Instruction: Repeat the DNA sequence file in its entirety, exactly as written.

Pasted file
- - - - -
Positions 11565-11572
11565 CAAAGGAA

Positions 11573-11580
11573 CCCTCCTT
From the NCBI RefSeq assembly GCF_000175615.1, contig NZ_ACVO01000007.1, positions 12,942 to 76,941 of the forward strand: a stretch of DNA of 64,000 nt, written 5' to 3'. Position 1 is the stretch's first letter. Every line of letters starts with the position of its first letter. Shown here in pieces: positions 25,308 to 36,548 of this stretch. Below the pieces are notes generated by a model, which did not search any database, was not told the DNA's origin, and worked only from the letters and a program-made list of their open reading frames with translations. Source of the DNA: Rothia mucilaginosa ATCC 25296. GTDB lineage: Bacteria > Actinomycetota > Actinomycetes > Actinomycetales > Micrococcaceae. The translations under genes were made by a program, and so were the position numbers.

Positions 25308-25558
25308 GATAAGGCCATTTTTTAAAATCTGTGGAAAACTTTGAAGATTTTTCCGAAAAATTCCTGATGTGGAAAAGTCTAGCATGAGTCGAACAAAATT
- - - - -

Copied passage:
Positions 11565-11572
11565 CAAAGGAA

Positions 11573-11580
11573 CCCTCCTT
From the NCBI RefSeq assembly GCF_000175615.1, contig NZ_ACVO01000007.1, positions 12,942 to 76,941 of the forward strand: a stretch of DNA of 64,000 nt, written 5' to 3'. Position 1 is the stretch's first letter. Every line of letters starts with the position of its first letter. Shown here in pieces: positions 25,308 to 36,548 of this stretch. Below the pieces are notes generated by a model, which did not search any database, was not told the DNA's origin, and worked only from the letters and a program-made list of their open reading frames with translations. Source of the DNA: Rothia mucilaginosa ATCC 25296. GTDB lineage: Bacteria > Actinomycetota > Actinomycetes > Actinomycetales > Micrococcaceae. The translations under genes were made by a program, and so were the position numbers.

Positions 25308-25558
25308 GATAAGGCCATTTTTTAAAATCTGTGGAAAACTTTGAAGATTTTTCCGAAAAATTCCTGATGTGGAAAAGTCTAGCATGAGTCGAACAAAATT